Barbecue became a dietary staple for impoverished Southern blacks, who frequently paired it with vegetables like fried okra and sweet potatoes. The first half of the 20th century saw a mass migration of African Americans from the rural South to Northern cities, and as they moved, they took their recipes with them. By the 1950s, black-owned barbecue joints had sprouted in nearly every city in America. Along with fried chicken, corn bread and hush puppies, barbecue came to be known as a “soul food” dish. To this day, there is a strong connection between the cuisine and the African-American community.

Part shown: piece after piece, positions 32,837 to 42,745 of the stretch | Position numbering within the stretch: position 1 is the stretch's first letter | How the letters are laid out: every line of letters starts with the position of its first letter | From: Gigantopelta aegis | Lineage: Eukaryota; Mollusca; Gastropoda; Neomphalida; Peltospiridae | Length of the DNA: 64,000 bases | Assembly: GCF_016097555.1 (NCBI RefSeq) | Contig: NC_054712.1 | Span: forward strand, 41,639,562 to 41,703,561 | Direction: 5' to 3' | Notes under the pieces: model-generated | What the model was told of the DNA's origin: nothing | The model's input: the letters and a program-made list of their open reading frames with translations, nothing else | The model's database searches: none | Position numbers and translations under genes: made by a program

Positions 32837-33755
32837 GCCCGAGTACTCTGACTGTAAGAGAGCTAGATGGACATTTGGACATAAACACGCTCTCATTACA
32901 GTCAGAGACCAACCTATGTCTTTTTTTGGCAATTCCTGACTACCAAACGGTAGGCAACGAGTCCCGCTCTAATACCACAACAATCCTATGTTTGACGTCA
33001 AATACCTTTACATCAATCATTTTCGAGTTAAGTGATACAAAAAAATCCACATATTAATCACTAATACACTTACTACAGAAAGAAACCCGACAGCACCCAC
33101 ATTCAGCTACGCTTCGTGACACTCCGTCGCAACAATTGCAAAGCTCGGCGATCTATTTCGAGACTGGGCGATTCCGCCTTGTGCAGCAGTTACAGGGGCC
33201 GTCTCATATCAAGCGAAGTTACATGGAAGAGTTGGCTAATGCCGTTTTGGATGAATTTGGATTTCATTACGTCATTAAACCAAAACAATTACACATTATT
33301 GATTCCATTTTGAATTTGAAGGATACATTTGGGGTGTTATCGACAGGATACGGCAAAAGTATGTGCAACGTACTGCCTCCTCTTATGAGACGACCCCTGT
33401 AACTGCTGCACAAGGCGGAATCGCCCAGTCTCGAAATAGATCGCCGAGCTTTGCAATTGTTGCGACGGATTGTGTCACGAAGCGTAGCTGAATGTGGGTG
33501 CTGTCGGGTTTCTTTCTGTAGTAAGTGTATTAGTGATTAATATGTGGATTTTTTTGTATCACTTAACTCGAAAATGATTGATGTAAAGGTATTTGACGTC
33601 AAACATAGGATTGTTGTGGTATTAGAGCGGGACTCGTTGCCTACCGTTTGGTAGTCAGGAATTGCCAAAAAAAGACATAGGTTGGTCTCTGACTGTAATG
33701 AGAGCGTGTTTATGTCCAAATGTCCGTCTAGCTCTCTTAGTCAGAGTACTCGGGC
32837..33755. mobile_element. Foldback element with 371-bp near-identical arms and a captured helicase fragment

The term “Pit Master” refers to an elderly slave who was an expert cook and led the effort to prepare the BBQ for the slaveholders. Younger slaves worked under the “Pit Master” to learn how to prepare a whole hog for a BBQ
Slaves became adept at taking marginal cuts of meat such as ribs and preparing them in such a way that they were quite tender and delicious, which as time went by became staples of modern BBQ preparation, and ironically for many, the preferred cuts of meat for BBQ.
1⁄4 cup dark brown sugar
1 Tablespoon coarse sea salt
2 teaspoons cracked black pepper
2 teaspoons smoked paprika ((hot or mild, whichever you prefer))
2 teaspoons garlic powder
2 teaspoons onion powder
1 teaspoon ground mustard
1⁄2 teaspoon cayenne pepper
BEATS RHYMES AND LIFE VETERAN SUPERHEROES RADIATING
ULTRAMAGNETIC RAYS OF DOPE BLACK QUARTERBACK ENERGY